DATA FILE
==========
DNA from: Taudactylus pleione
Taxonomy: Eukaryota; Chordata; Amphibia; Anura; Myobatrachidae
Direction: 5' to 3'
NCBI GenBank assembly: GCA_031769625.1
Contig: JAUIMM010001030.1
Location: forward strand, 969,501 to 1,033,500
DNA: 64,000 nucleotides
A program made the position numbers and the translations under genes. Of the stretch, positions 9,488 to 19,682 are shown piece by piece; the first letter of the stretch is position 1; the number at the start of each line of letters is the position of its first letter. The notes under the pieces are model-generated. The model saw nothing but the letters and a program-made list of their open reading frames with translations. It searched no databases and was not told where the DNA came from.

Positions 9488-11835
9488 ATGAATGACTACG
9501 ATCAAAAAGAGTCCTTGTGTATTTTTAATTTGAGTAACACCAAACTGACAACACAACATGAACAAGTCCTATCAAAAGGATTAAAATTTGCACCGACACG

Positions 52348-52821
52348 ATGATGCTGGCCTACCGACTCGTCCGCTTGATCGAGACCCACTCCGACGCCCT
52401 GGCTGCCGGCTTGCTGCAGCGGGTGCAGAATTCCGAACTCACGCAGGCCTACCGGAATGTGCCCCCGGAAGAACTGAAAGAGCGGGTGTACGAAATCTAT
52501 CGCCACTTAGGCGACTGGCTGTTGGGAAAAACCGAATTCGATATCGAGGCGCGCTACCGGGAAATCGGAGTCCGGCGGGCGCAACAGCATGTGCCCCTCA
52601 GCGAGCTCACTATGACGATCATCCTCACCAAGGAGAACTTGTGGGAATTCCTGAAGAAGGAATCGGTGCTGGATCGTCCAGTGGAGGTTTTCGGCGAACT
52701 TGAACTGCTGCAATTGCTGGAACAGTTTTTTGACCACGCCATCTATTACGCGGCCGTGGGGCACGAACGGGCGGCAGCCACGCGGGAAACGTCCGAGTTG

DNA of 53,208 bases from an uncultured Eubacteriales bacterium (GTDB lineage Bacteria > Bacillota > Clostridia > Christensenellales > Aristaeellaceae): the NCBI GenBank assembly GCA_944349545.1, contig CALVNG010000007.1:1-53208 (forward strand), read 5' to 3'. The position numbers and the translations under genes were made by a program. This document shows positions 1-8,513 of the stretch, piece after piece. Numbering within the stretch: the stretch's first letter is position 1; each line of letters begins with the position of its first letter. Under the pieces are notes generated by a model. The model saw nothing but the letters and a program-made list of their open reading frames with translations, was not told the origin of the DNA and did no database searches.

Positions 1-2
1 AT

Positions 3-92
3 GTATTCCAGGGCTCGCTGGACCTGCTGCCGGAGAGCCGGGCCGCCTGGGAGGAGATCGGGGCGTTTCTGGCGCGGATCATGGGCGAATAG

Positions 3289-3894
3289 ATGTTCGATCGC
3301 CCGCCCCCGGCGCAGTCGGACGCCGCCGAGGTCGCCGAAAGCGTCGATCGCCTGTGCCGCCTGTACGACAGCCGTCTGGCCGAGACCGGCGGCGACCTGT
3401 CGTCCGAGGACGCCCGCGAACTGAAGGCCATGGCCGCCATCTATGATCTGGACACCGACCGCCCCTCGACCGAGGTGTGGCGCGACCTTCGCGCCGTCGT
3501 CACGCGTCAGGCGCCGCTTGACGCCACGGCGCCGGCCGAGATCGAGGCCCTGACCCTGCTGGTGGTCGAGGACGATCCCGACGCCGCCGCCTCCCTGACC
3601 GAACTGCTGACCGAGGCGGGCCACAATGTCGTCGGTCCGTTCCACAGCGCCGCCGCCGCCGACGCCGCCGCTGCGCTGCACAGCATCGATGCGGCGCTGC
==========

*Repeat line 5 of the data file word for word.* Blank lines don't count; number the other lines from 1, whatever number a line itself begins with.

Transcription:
Contig: JAUIMM010001030.1